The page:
By Caribbean News Now contributor
GEORGETOWN, Guyana -- Following the republication of a Caribbean News Now story
by the government-owned Guyana Chronicle newspaper under the headline “Ramkarran fingered in multi-million US$ estate fraud - allegedly received US$750,000”, Ralph Ramkarran, a prominent attorney and former speaker of the house in Guyana, has sought and obtained an ex parte injunction preventing the Chronicle from republishing further stories concerning the case, although the original story as republished is still online.
The Guyana Chronicle did not respond to a request for comment.
However, attorneys in Guyana familiar with the case expressed some surprise that Ramkarran would adopt this course of action because, they say, he will now be required to address in court at an inter partes hearing the truth of his alleged involvement in a multi-million dollar fraud.
In particular, at least part of the proceeds of an alleged US$4 million theft from an account in the Cayman Islands is said to have ended up in an account in Ramkarran’s name with the Bank of Saint Lucia International Limited (BOSIL), after apparently being laundered through The Bahamas.
On April 11, 2011, one Hari Narayen Ramkarran, aka Ralph Ramkarran, opened an account number 651-968-0 with BOSIL. According to a copy of the account application form, Ramkarran was introduced to BOSIL by his alleged co-conspirator Ali Mudeen.
Ramkarran told the bank that the activity over the account would represent “deposits from income and overseas investments” and that the average monthly balance would be US$150,000. The initial deposit to the account of US$20,000 was described as being “repayment by Ali Mudeen of loan to him”.
According to a former parliamentary colleague in Guyana, Ramkarran’s signature and other personal details on the account form appear to be genuine.
According to a witness statement given to the Barbados police by an individual claiming knowledge of the transaction, along with corroborating evidence including contemporaneous emails, Ramkarran allegedly enlisted the help of Mudeen, the then managing director of ATC Trustees (Cayman) Limited, and also a former employee of Ramkarran in his law office in Guyana, to gain unauthorised access to the funds in an account in the name of the late Yusuf Mongroo with First Caribbean International Bank (FCIB) in the Cayman Islands.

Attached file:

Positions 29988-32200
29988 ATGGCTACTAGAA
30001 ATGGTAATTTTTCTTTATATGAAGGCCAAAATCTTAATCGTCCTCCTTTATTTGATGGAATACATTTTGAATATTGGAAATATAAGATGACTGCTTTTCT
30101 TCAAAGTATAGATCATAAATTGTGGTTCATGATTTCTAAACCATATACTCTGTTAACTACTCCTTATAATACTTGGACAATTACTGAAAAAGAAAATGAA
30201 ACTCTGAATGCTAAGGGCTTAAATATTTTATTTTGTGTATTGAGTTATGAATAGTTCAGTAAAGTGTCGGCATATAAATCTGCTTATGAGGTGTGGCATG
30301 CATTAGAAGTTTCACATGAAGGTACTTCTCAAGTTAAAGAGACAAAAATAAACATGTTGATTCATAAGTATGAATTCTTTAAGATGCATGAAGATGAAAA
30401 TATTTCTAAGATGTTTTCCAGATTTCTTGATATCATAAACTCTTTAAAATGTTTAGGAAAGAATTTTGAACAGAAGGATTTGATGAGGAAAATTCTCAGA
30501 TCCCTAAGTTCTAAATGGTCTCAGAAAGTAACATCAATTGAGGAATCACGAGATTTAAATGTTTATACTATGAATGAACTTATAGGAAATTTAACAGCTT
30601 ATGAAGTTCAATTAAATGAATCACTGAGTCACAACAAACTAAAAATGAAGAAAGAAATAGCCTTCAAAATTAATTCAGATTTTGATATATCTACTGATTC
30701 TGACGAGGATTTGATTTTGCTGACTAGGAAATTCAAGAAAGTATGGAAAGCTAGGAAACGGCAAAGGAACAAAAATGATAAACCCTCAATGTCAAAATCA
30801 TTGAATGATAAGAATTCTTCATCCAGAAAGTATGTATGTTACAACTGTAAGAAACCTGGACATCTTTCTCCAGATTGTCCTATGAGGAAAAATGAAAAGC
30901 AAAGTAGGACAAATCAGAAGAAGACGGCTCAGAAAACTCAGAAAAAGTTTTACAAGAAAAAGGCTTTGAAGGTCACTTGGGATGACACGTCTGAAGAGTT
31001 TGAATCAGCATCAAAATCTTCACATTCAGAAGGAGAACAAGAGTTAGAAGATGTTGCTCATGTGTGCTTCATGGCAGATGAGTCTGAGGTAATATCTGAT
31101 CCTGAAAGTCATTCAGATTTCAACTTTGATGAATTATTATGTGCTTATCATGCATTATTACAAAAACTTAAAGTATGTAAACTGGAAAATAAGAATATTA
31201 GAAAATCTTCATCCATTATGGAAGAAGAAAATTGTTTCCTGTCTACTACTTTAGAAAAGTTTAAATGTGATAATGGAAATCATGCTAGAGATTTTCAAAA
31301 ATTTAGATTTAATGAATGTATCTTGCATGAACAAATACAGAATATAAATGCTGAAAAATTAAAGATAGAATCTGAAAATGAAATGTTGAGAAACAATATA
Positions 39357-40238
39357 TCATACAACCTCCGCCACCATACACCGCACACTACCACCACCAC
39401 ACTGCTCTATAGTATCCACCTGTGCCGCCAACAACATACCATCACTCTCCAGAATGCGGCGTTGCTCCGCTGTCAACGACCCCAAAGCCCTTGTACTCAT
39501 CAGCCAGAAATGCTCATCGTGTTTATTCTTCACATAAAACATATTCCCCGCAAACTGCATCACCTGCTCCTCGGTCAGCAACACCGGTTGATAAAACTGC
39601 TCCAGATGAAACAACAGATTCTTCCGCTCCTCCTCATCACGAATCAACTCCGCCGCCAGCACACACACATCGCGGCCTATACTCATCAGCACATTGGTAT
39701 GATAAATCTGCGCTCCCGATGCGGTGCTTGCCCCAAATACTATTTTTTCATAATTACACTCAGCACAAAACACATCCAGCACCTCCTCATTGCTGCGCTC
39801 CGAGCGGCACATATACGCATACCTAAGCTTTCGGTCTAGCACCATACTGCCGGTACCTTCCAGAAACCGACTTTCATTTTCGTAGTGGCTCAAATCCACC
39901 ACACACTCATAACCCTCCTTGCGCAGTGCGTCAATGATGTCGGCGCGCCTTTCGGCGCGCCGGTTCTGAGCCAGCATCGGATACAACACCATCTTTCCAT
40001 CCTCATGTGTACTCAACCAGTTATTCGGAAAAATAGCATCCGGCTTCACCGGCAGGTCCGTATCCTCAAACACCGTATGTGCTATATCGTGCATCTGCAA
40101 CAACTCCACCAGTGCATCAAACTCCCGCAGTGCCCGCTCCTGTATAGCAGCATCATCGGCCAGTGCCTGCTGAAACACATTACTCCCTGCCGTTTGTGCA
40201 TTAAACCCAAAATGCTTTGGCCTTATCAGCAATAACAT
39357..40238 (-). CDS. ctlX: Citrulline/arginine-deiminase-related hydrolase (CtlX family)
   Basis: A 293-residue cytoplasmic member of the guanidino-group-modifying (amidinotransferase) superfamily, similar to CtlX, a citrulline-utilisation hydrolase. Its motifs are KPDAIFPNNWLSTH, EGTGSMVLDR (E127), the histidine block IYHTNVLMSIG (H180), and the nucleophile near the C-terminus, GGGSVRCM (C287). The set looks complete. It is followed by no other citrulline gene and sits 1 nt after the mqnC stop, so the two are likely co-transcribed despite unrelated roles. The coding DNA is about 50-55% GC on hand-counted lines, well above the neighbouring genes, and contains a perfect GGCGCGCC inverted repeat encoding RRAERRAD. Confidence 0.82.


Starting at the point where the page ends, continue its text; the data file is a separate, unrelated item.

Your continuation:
This appears to have been accomplished with the assistance of a Caymanian woman -- a low level airline employee with no prior experience or expertise in administering multi-million dollar estates – who, on or about January 28, 2011, walked into the offices of FCIB in the Cayman Islands, purporting to be the executrix of a probated will said to have been made by Yusuf Mongroo on August 6, 2010, and expressed to be limited to his assets in the Cayman Islands.
The woman instructed FCIB to wire transfer the balance in excess of US$4 million in Mongroo’s account to the Bank of Bahamas for the account of the purported sole beneficiary of his Cayman estate, a mysterious and hitherto unknown Bahamian entity called the “YM Guy-Caribe Foundation”.
FCIB complied with this request, apparently failing to enquire and/or notice that the so-called YM Guy-Caribe Foundation had not been established until November 5, 2010; in other words, almost three months after the Cayman will had purportedly been executed.
According to the witness statement to the Barbados police, Ramkarran’s share of the stolen money was $750,000.
The matter is under investigation by the Financial Crimes Unit of the Cayman Islands police and, according to a statement by a police spokesperson last year, a “54-year-old woman was arrested in connection with this investigation in March 2012. She was arrested on suspicion of conspiracy to steal monies and has been released on police bail while enquiries continue.”